First Supermoon of 2021 Helps Reopen the Suez Canal

Satellite photo of ship stuck in Suez Canal

A jackknifed big rig can turn your morning commute into a nightmare, but can you imagine being stuck in a traffic jam for six days? That’s exactly what the operators of more than 400 cargo ships have been dealing with this past week.

On average, more than 50 ships pass through the Suez Canal each day. That came to a screeching halt on March 23 when the mammoth container ship Ever Given wedged itself sideways into one of the world’s busiest waterways. For nearly six days, traffic through the canal was at a complete standstill as efforts were made to free the massive 1,312-foot-long vessel.

What does this have to do with the Moon you ask? Good question!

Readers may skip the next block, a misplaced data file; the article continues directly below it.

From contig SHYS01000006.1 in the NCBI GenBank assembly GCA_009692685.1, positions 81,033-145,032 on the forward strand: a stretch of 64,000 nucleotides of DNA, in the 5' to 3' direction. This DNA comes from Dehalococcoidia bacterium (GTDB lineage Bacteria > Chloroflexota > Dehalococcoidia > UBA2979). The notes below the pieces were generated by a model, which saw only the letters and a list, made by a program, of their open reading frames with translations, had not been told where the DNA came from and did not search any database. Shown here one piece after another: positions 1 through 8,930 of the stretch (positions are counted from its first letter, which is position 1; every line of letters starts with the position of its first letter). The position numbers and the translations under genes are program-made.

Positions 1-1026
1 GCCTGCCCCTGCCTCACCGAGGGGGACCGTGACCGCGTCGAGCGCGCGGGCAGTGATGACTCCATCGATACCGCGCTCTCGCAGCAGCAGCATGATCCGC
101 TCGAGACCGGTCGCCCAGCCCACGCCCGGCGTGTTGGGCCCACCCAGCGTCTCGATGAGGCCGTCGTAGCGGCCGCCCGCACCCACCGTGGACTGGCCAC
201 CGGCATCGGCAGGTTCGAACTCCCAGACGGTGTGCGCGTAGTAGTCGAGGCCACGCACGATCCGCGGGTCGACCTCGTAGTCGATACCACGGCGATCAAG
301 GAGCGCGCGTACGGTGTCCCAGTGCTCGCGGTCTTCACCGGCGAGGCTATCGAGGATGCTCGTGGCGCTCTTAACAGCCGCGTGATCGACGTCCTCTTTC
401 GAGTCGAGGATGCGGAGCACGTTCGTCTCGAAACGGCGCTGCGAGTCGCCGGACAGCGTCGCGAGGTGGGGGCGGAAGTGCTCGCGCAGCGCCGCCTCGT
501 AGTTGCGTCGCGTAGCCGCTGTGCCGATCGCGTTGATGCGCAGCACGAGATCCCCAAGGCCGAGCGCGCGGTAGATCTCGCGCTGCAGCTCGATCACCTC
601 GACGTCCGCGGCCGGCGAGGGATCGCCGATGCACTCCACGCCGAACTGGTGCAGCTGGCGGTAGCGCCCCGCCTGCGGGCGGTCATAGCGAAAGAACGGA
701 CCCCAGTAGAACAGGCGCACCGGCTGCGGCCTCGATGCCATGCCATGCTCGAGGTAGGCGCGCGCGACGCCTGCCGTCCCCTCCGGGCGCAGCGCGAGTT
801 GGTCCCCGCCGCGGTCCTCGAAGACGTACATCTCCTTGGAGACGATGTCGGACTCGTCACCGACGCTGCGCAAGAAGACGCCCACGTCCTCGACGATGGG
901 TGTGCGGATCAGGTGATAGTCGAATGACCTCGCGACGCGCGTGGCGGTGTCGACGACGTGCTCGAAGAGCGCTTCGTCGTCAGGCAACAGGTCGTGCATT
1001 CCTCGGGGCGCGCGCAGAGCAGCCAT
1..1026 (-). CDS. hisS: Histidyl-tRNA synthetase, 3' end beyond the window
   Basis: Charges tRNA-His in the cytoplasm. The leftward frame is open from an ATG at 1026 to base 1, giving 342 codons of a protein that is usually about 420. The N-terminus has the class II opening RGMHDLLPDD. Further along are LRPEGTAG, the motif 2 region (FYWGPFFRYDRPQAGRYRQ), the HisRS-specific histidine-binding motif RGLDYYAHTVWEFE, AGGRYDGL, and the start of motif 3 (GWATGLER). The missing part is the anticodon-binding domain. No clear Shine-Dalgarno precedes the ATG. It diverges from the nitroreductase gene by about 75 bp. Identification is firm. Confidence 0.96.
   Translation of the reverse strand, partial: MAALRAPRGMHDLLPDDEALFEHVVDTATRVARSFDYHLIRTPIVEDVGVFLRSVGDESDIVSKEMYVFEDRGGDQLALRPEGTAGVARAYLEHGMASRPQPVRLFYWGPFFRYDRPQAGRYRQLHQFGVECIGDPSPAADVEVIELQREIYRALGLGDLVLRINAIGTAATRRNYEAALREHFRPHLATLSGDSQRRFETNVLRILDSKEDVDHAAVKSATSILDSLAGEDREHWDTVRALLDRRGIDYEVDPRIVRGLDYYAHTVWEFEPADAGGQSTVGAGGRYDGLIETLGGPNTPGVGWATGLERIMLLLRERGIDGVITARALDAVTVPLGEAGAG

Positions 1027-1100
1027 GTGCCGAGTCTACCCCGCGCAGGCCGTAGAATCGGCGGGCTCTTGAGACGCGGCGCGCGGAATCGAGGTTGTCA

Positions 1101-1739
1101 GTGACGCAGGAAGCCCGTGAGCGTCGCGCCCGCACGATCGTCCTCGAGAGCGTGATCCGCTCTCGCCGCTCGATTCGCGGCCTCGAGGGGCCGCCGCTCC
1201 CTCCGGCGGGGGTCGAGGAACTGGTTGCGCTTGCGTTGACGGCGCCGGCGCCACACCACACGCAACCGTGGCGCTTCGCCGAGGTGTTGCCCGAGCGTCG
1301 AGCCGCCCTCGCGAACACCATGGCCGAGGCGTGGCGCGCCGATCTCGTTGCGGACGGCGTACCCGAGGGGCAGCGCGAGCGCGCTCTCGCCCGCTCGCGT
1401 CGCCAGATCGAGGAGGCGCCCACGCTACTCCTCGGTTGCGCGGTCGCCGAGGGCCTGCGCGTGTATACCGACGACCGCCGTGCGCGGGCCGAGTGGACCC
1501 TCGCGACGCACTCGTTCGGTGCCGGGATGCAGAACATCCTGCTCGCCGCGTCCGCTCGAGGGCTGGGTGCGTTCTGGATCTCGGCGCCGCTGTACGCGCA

Typically, there’s 12 or 13 full Moons each year, but only six to eight of these full Moons are known as “supermoons,” because they occur when the Moon is closer to the Earth. Sunday’s supermoon – the first in 2021 – led to a high tide that is about 18 inches higher than normal on Monday, which assisted efforts to straighten out and dislodge the ship according to NASA.

CNN meteorologist Judson Jones further explains:

“It is not uncommon for these tides to be a foot higher than other high tides during the year when the Moon is further from the Earth.”

“It is no doubt that these high tides were part of the strategy for dislodging such a massive ship.”

The successful refloating of the gigantic cargo ship allowed traffic to resume in both directions through the Suez Canal, much to the relief of everyone involved with the hundreds of vessels that have been stuck in the massive maritime traffic jam.

While a supermoon likely won’t help clear that big rig from your morning commute, it certainly helped clear the logjam from one of the world’s most important waterways!

Read the full article on CNN.com. 

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